Our book club finished reading Frantz Fanon’s The Wretched of the Earth just about the time that Marvel’s Blank Panther hit the theatres. This convergence wasn’t planned, but it distinctively shaped the way a few of us experienced Black Panther. Watching the film through the ‘lens’ of Fanon’s arguments about colonization and liberation was… unsettling? I am personally still not sure of the right word is to describe it.

In this episode, Jasmine Jasani, a fellow book club member and Curious Public podcast contributor, joins me at London Public Library to talk about reading Wretched of the Earth and watching Black Panther in such proximity.

Is violence a legitimate tool to overthrow an oppressor who has or is committing violence against you? Who has the ‘right’ to tell an oppressed person how to achieve their liberation? What does it mean to transcend the binary of ‘us and them’ when one has colonized and brutalized the other?

The past, it seems, does not exist anymore. It is inaccessible and unalterable. Once the egg is scrambled and fried, it can no longer be reshaped and reconstructed into its oval shell. As far as human perception goes, the arrow of time goes decidedly in only one direction.

But the past also seems very much a part of every moment. The chair you are sitting on came from somewhere in history, but now it is inexplicably part of your present reality. When we react to the past — whether to heal from its scars or celebrate its highlights — we find our immediate priorities being shaped by a history we can no longer access.

The past, even though it is gone, always seems to be part of the present. As T.S. Eilot wrote,

Time present and time past
Are both perhaps present in time future
And time future contained in time past.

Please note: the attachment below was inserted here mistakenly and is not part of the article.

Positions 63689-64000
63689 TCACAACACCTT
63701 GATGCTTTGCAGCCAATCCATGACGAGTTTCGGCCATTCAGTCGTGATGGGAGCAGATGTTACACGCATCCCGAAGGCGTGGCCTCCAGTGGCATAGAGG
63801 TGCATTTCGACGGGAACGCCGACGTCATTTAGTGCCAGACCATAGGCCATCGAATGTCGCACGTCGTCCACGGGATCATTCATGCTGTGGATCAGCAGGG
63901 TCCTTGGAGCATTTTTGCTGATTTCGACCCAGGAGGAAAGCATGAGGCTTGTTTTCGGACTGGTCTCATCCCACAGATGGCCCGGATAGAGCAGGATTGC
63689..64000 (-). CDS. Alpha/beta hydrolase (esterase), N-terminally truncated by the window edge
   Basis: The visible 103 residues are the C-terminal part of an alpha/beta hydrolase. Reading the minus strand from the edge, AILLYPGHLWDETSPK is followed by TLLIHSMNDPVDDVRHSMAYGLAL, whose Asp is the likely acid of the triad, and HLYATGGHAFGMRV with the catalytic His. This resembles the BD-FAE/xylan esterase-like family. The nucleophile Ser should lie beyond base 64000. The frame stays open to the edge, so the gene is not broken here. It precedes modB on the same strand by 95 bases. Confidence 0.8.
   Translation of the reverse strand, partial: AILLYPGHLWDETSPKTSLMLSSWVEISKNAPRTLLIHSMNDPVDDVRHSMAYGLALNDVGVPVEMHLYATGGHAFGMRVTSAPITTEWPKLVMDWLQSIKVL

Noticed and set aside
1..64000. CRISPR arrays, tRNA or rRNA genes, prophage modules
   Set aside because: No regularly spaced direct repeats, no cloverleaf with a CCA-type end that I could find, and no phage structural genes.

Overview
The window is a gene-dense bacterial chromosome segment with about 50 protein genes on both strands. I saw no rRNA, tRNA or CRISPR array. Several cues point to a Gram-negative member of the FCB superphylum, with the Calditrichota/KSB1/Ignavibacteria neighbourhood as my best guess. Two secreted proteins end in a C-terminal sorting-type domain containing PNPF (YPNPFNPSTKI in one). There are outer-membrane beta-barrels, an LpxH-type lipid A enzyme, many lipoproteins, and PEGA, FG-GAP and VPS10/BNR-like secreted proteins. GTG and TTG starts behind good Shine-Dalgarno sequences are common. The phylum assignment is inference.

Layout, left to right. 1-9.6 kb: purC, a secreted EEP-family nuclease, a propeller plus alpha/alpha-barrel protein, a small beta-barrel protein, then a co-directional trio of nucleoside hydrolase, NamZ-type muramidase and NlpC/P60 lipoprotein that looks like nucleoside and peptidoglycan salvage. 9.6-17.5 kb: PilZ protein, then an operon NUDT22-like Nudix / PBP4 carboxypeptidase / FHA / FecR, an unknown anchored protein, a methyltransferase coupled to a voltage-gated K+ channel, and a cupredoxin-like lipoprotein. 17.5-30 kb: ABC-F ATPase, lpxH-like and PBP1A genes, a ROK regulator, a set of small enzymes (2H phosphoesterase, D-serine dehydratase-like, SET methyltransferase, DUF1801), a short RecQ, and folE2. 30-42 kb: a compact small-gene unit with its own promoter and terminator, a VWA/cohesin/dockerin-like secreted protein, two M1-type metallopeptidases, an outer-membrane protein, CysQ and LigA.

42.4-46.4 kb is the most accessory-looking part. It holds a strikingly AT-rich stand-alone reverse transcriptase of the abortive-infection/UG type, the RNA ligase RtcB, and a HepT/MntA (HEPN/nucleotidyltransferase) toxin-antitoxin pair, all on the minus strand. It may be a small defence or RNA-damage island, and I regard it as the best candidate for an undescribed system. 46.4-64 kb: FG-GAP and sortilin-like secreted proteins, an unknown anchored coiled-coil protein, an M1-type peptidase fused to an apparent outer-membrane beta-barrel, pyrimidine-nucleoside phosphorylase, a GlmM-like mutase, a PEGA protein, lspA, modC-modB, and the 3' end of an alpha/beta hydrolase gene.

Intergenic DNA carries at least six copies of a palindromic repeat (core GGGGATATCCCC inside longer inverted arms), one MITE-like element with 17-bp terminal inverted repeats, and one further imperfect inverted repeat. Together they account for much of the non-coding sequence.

For humans, time is about much more than eggs and chairs. Time becomes inseparable from our identities and the narratives we use to orient ourselves in the world. Does our position or role in society shape the way we think about time? Why do different people and different cultures have such distinct differences in the way they think about their history and lineage? After we recorded the podcast, Jasmine minded me of this quote from James Baldwin’s Notes of a Native Son:

social affairs are not generally speaking the writer’s prime concern, whether they ought to be or not; it is absolutely necessary that he establish between himself and these affairs a distance which will allow, at least, for clarity, so that before he can look forward in any meaningful sense, he must first be allowed to take a long look back. In the context of the Negro problem neither whites nor blacks, for excellent reasons of their own, have the faintest desire to look back; but I think that the past is all that makes the present coherent, and further, that the past will remain horrible for exactly as long as we refuse to assess it honestly.

The Panel

Jeremy Nathan Marks is a writer, researcher, podcaster. His podcast, ‘Talking to Canadians’ (co-produced with historian and PEI-based writer Ryan O’Connor) debuted in January of 2017. Jeremy is also a published editorialist, essayist and poet and his work has appeared in the United States, Canada, the U.K. and Europe.

Jasmine Jasani (@_jasminejasani) thinks time is fascinating. Both tangible and abstract, time exists within spaces of paradox, intrigue, science, and folklore. Jasmine does not question whether time is real, but the ways in which it is constructed at different times to be real, and the impact it has on our imagination and existence. She has time, or is it hers to have? Either ways, she will be making the time to talk about time, hoping that in time she will understand time.

Thomas Peace (@tpcanoe) is an assistant professor in the Department of History at Huron University College. His research focuses on the diverse ways in which Indigenous peoples in the northeast and lower Great Lakes engaged with colonial schooling and colonial colleges at the turn of the nineteenth century. He is also one of the founding editors of ActiveHistory.ca.